It is unclear how much revenue the Railways will earn from the plan to expand Vande Bharat to freight services as it would require a large amount of capex, said  Sudhanshu Mani, former GM, Indian Railways and leader of the initial Vande Bharat team. An alternative option would be to use old ICF parcel vans and attach one or two locos to them. In an interview with  businessline, Mani talks about the various issues around the country’s indigenously developed semi-high-speed trains. Edited excerpts:


What is your view on expanding Vande Bharat trains to freight and parcel services, especially as production capacity is still very limited?

The production capacity is not immediately relevant. The objective appears to be fast carriage and delivery of goods. Freight trains need regularity and reliability of transit much more than sheer operating speed. It does not matter, even for time-sensitive and perishable commodities, whether the cargo reaches its destination in 18 or 24 hours. Railways could alternatively consider using some old ICF parcel vans and attaching one or two locos depending on the required speed. This would cut down the Capex to a fraction of the ₹60 crore to ₹80 crore estimated for Vande Bharat freight EMUs.

Second, the infrastructure required would be a challenge. If the trains are loaded and unloaded on a station platform, the platform will be unusable for a long time. Goods sheds are designed to handle 40 BCN wagons, or at least 20 BCNs in two spurs, and a 16-coach rake would be a waste of space. It is unclear how much revenue Railways will earn after spending so much on capex and how far customers would be willing to pay if the tariff is based on the capex. I don’t know the exact details, but the clientele would have to be like Amazon, an FMCG company or a company dealing in perishables. Railways may also have to tie up with a logistics company for last-mile connectivity.


Will there be a significant difference in design between Vande Bharat freight trains and passenger trains?

The interiors would be totally different. The freight EMUs won’t have toilets, seats and passenger amenities. The entire upper deck would be compartmentalised for goods carriage. In Train 18, 50 per cent of coaches are powered coaches. I learned that this would remain.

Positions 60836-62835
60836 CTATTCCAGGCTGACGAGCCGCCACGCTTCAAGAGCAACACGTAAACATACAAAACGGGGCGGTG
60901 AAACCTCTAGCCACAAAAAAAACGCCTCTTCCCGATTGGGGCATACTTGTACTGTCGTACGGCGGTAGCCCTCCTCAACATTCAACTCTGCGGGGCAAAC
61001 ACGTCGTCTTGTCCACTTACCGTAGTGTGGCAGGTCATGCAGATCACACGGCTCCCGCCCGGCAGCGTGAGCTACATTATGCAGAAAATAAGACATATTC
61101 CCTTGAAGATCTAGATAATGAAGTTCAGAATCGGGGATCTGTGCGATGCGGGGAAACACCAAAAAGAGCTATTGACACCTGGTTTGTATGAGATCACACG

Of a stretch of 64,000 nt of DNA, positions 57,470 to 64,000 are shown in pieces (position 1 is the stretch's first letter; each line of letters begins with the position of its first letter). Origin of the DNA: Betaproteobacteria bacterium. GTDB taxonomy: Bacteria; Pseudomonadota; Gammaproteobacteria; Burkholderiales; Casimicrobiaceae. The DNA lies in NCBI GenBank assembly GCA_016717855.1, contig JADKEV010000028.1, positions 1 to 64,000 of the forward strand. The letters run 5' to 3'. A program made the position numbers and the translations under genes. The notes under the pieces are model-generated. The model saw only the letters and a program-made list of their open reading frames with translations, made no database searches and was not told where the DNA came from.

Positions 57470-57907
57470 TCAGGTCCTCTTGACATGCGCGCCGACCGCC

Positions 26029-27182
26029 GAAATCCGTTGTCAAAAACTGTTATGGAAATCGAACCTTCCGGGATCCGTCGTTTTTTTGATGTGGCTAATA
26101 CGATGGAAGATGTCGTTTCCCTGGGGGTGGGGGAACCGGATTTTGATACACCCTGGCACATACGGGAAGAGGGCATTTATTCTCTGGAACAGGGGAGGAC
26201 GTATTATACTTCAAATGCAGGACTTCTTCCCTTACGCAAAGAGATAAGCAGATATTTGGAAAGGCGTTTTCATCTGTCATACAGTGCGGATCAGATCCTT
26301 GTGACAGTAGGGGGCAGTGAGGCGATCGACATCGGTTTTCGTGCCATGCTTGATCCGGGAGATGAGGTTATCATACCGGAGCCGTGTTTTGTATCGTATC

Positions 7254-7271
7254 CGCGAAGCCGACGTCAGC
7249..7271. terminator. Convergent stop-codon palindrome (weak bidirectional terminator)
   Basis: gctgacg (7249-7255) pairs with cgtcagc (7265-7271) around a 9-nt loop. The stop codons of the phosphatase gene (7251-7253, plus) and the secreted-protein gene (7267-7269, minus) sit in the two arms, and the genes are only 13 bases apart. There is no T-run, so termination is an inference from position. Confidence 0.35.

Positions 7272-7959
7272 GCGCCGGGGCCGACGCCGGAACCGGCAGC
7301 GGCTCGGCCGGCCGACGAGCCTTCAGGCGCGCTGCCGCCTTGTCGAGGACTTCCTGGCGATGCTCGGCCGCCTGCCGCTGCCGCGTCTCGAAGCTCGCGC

Do you think meeting the target of 75 Vande Bharat passenger trains by next year is feasible?

It doesn’t look easy by August 15, 2023. But in these 10 months, if the Railways work intensely, I think it can manufacture at least 30-35 rakes by then. This itself will be a very good achievement.


What is your view on the recent cattle runovers faced by Vande Bharat trains?

There are at least 15 to 20 such incidents daily on Indian railways. The locomotives have a sturdy cow catcher in front, which throws away the cattle, or at times it goes under the loco and usually dies. There may be minor damage to the loco, and the train can start again after removing the carcass. Vande Bharat has been designed at 160 kmph operation, and for this speed, it is mandatory to have a fenced track. However, as a second line of defence, the safeguard of an aerodynamically-validated and aesthetically-designed FRP nose on a strong framework ensures that in the contingency of a cattle hitting the train, the damage can be restored in the depot quickly. The issue is that infrastructure development has not kept pace with train development. So the trains are being run on tracks which are unfenced. Delhi-Mumbai and Delhi-Howrah sections are sanctioned for 160 kmph operations, including fencing, as part of the project. Work is going on slowly, and it should be expedited. Future Vande Bharat trains should be deployed on these routes as the work progresses.


There was also a technical defect on another Vande Bharat train near Khurja recently…

Apart from the technical snag train had on the non-commercial inaugural run on 15th Feb, 2019, there has not been a single failure till now. It has had an impeccable record of reliability. This was a one-off case and didn’t show any deficiency. The failure happened and needs to be looked into for any systemic or design improvement is required. The impact was alarming as all passengers had to be transferred to another rake, butpanic was not needed.